M7 Motion Coprocessor

In addition to the A7 SoC, the iPhone 5s ships with a discrete “motion coprocessor” called the M7. The M7 acts as a sensor hub, accepting inputs from the accelerometer, gyroscope and compass. The M7 also continuously monitors motion data and can interface with iOS 7’s CoreMotion API. The combination of those two things is designed to enable a completely new class of health and fitness applications.

Fundamentally the role of the M7 was previously serviced by the A6 SoC. Apple broke out its functionality into a separate chip, allegedly to reduce power consumption. With the M7 servicing motion and sensor requests, the A7 SoC can presumably remain asleep for longer. Any application level interaction will obviously require that the A7 wake up, but the M7 is supposed to enable a lot of background monitoring of sensor and motion data at very low power levels.

In the earliest implementation of CoreMotion and the M7, the iPhone 5s in combination with iOS maps will automatically switch between driving and walking directions when it detects that you’ve transitioned from automobile to pedestrian travel. The M7 can also signal iOS that you’re driving, and prevent the OS from popping up requests to join WiFi networks it finds along the way. Hardware enabled situational awareness is a big step for modern smartphones, and the combination of hardware (M7) and software (CoreMotion API) both make a lot of sense. I’ve seen demos in the past of companies looking to parse sensor data (along with other contextual data from your device) to determine when you’re at work, or the gym or when you’re otherwise occupied and can’t immediately respond to a message. Your phone understanding your current state in addition to your location is an extremely important step towards making smartphones even more personal.

The role of the M7 makes a lot of sense - its location physically outside of the A7 SoC is what’s unusual. Apple could’ve just as easily integrated its functionality on die and just power gated the rest of the SoC when idle. The M7’s existence outside of the main A7 die can imply a number of things.

The best theory I have is that we’ll see some deployments of A7 without the associated M7 part. Along those lines, a very smart man theorized that perhaps M7 is built on a different manufacturing process than A7. We’ll have to wait for someone to delayer the M7 to truly find out, but that will tell us a lot about Apple’s motivations here.

Touch ID

I’ve somehow managed to escape most fingerprint sensors on computing devices. I owned a couple of laptops that had the old optical style sensors, but it was always quicker for me to type in a password than it was for me to deal with the sensor. I also wrote a piece on Motorola’s Atrix a few years back, which had a fingerprint sensor built into the power/clock button. The experience back then wasn’t all that great either. If I got into a groove I’d be able to unlock the Atrix by sliding my finger over the sensor every time, but I’d run into problems more often than not. The unpredictable nature of the Atrix’s sensor is what ultimately made it more frustrating than useful. The concept, however, was sound.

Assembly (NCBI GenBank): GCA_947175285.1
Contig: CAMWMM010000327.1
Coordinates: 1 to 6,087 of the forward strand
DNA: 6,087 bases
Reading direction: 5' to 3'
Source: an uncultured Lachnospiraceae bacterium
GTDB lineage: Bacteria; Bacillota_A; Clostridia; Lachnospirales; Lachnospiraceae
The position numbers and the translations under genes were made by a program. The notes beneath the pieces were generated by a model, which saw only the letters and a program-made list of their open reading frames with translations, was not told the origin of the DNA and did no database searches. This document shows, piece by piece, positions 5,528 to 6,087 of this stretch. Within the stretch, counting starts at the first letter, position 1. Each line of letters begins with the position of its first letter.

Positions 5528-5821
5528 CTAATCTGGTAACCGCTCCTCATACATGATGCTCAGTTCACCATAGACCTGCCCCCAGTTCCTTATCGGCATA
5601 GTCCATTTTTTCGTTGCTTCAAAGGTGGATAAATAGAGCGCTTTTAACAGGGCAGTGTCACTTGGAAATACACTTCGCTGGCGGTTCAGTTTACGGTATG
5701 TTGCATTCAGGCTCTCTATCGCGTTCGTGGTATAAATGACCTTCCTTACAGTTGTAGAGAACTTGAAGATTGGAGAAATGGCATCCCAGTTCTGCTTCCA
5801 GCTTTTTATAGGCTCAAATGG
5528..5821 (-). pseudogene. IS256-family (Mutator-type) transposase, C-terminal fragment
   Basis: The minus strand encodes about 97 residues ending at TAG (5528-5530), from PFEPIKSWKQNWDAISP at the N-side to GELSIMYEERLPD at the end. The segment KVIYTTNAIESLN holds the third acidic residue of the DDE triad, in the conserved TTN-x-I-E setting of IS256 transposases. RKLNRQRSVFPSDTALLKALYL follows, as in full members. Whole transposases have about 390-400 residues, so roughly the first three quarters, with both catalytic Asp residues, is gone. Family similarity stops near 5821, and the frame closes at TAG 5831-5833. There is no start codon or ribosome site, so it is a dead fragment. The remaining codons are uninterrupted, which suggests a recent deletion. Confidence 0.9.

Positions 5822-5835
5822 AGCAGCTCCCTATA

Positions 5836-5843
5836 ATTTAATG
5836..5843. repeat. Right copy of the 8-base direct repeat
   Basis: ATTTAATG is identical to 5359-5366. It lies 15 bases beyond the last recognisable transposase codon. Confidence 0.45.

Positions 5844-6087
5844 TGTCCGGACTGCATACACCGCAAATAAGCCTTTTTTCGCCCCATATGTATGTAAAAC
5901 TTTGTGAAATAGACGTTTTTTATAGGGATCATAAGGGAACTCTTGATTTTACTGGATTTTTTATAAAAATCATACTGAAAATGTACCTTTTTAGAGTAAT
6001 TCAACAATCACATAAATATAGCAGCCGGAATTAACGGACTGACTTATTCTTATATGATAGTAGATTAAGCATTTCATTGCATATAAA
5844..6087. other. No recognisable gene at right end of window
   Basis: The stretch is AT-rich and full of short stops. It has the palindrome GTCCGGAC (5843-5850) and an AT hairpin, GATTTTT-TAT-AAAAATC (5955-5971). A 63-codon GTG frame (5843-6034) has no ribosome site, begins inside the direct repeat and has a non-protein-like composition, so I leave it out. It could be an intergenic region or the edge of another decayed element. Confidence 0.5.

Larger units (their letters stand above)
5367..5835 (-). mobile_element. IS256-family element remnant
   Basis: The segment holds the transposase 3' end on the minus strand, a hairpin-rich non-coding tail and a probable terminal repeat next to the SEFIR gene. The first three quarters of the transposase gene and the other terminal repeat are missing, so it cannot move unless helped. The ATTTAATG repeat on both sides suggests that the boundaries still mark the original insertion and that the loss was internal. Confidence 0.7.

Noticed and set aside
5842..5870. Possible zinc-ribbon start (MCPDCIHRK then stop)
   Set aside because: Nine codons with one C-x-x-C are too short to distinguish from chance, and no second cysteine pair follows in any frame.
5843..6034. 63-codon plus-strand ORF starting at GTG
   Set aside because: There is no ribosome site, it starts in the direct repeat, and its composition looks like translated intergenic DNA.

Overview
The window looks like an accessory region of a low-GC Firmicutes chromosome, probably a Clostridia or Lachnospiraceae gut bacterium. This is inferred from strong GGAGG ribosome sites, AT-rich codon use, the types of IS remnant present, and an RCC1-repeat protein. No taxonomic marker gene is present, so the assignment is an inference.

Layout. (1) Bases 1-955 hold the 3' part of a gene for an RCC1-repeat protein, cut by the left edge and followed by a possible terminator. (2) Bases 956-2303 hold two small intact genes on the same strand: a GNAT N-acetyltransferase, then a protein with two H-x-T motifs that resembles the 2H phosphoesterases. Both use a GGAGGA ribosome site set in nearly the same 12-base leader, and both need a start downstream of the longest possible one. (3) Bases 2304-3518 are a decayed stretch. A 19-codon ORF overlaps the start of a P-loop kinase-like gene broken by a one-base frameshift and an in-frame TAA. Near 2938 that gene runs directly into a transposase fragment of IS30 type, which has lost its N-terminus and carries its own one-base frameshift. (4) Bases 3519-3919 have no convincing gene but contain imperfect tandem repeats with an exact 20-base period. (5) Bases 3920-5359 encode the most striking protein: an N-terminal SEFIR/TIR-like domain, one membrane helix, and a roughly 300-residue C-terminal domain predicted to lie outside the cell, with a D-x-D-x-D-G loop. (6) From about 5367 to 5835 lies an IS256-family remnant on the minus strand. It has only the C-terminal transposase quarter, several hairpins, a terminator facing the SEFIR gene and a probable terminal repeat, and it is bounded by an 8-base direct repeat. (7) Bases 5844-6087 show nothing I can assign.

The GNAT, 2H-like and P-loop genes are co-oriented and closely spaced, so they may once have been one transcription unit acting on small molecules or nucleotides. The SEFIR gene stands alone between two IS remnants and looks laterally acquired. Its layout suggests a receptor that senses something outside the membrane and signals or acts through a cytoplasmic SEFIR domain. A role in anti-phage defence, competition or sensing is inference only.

No one likes typing in a passcode. Four digit ones aren’t really all that secure unless you have some sort of phone wipe on x-number-of-retries setting. Longer passcodes are more secure but also a pain to type in regularly.

Security is obviously extremely important on modern day smartphones. Personal messages, emails, access to all of your social networking, banking, airline reservations, everything is accessible once you get past that initial passcode on a phone. We also check our devices frequently enough that you want some sort of grace period between requiring another passcode. It’s bad practice, but it’s a great example of convenience trumping security.

When I first heard the rumors of Apple integrating a fingerprint scanner into the iPhone 5s’ home button I was beyond skeptical. I for sure thought that Apple had run out of ideas. Even listening to the feature introduced live, I couldn’t bring myself to care. Having lived with the iPhone 5s for the past week however, I can say that Touch ID is not only extremely well executed, but a feature I miss when I’m not using the 5s.

The hardware is pretty simple to understand. Touch ID is a capacitive fingerprint sensor embedded behind a sapphire crystal cover. The sensor works by forming a capacitor with your finger/thumb. The sensor applies a voltage to one plate of a capacitor, using your finger as the other plate. The resulting electric field between your dermis (layer right below your outward facing skin) and the Touch ID sensor maps out the ridges and valleys of your fingerprint. Because the data that’s being stored is somewhat sub-epidermal, dirt and superficial damage to your finger shouldn’t render Touch ID inoperable (although admittedly I didn’t try cutting any of my fingers to test this theory). The map is recorded (and not an image of your finger) and stored in some secure memory on the A7 SoC itself. The data is stored in an encrypted form and is never uploaded to iCloud or stored anywhere other than on your A7 SoC.

Behind the Touch ID sensor is a similar feeling mechanical switch to what you’d find on the iPhone 5 or 5c. You still get the same click and same resistance. The only physical differences are a lack of the home square printed on the button, and the presence of a steel ring around the button. The steel ring acts as a conductive sensor for your finger. Make contact with the steel ring and Touch ID wakes up (presumably when your phone is in a state where Touch ID interactions are expected). Without making contact with the ring, Touch ID won’t work (I confirmed this by trying to unlock the 5s with my pinky and never touching the ring).